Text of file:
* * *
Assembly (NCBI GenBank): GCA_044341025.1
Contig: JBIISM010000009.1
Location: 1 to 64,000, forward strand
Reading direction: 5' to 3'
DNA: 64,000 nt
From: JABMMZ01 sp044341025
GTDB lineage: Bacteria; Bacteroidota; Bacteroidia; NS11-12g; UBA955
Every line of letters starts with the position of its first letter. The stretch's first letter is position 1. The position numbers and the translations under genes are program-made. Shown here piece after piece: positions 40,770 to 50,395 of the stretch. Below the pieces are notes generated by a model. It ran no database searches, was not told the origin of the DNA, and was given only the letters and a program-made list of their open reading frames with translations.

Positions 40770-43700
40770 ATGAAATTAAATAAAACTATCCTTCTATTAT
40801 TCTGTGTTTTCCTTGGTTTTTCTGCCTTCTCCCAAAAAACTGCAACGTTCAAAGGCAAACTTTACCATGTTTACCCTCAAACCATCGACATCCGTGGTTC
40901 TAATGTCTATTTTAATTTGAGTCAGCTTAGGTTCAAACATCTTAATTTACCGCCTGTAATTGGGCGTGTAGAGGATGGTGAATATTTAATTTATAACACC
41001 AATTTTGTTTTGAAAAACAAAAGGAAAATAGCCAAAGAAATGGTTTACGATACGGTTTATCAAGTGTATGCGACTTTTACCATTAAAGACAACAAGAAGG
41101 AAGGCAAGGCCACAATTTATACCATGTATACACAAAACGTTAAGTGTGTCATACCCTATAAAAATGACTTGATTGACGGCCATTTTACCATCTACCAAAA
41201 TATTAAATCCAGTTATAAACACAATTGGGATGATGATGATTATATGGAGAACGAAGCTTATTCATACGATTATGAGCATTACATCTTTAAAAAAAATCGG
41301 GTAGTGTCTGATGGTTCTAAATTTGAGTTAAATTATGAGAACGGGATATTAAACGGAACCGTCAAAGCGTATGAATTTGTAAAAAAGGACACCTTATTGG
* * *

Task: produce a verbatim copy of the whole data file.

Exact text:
Assembly (NCBI GenBank): GCA_044341025.1
Contig: JBIISM010000009.1
Location: 1 to 64,000, forward strand
Reading direction: 5' to 3'
DNA: 64,000 nt
From: JABMMZ01 sp044341025
GTDB lineage: Bacteria; Bacteroidota; Bacteroidia; NS11-12g; UBA955
Every line of letters starts with the position of its first letter. The stretch's first letter is position 1. The position numbers and the translations under genes are program-made. Shown here piece after piece: positions 40,770 to 50,395 of the stretch. Below the pieces are notes generated by a model. It ran no database searches, was not told the origin of the DNA, and was given only the letters and a program-made list of their open reading frames with translations.

Positions 40770-43700
40770 ATGAAATTAAATAAAACTATCCTTCTATTAT
40801 TCTGTGTTTTCCTTGGTTTTTCTGCCTTCTCCCAAAAAACTGCAACGTTCAAAGGCAAACTTTACCATGTTTACCCTCAAACCATCGACATCCGTGGTTC
40901 TAATGTCTATTTTAATTTGAGTCAGCTTAGGTTCAAACATCTTAATTTACCGCCTGTAATTGGGCGTGTAGAGGATGGTGAATATTTAATTTATAACACC
41001 AATTTTGTTTTGAAAAACAAAAGGAAAATAGCCAAAGAAATGGTTTACGATACGGTTTATCAAGTGTATGCGACTTTTACCATTAAAGACAACAAGAAGG
41101 AAGGCAAGGCCACAATTTATACCATGTATACACAAAACGTTAAGTGTGTCATACCCTATAAAAATGACTTGATTGACGGCCATTTTACCATCTACCAAAA
41201 TATTAAATCCAGTTATAAACACAATTGGGATGATGATGATTATATGGAGAACGAAGCTTATTCATACGATTATGAGCATTACATCTTTAAAAAAAATCGG
41301 GTAGTGTCTGATGGTTCTAAATTTGAGTTAAATTATGAGAACGGGATATTAAACGGAACCGTCAAAGCGTATGAATTTGTAAAAAAGGACACCTTATTGG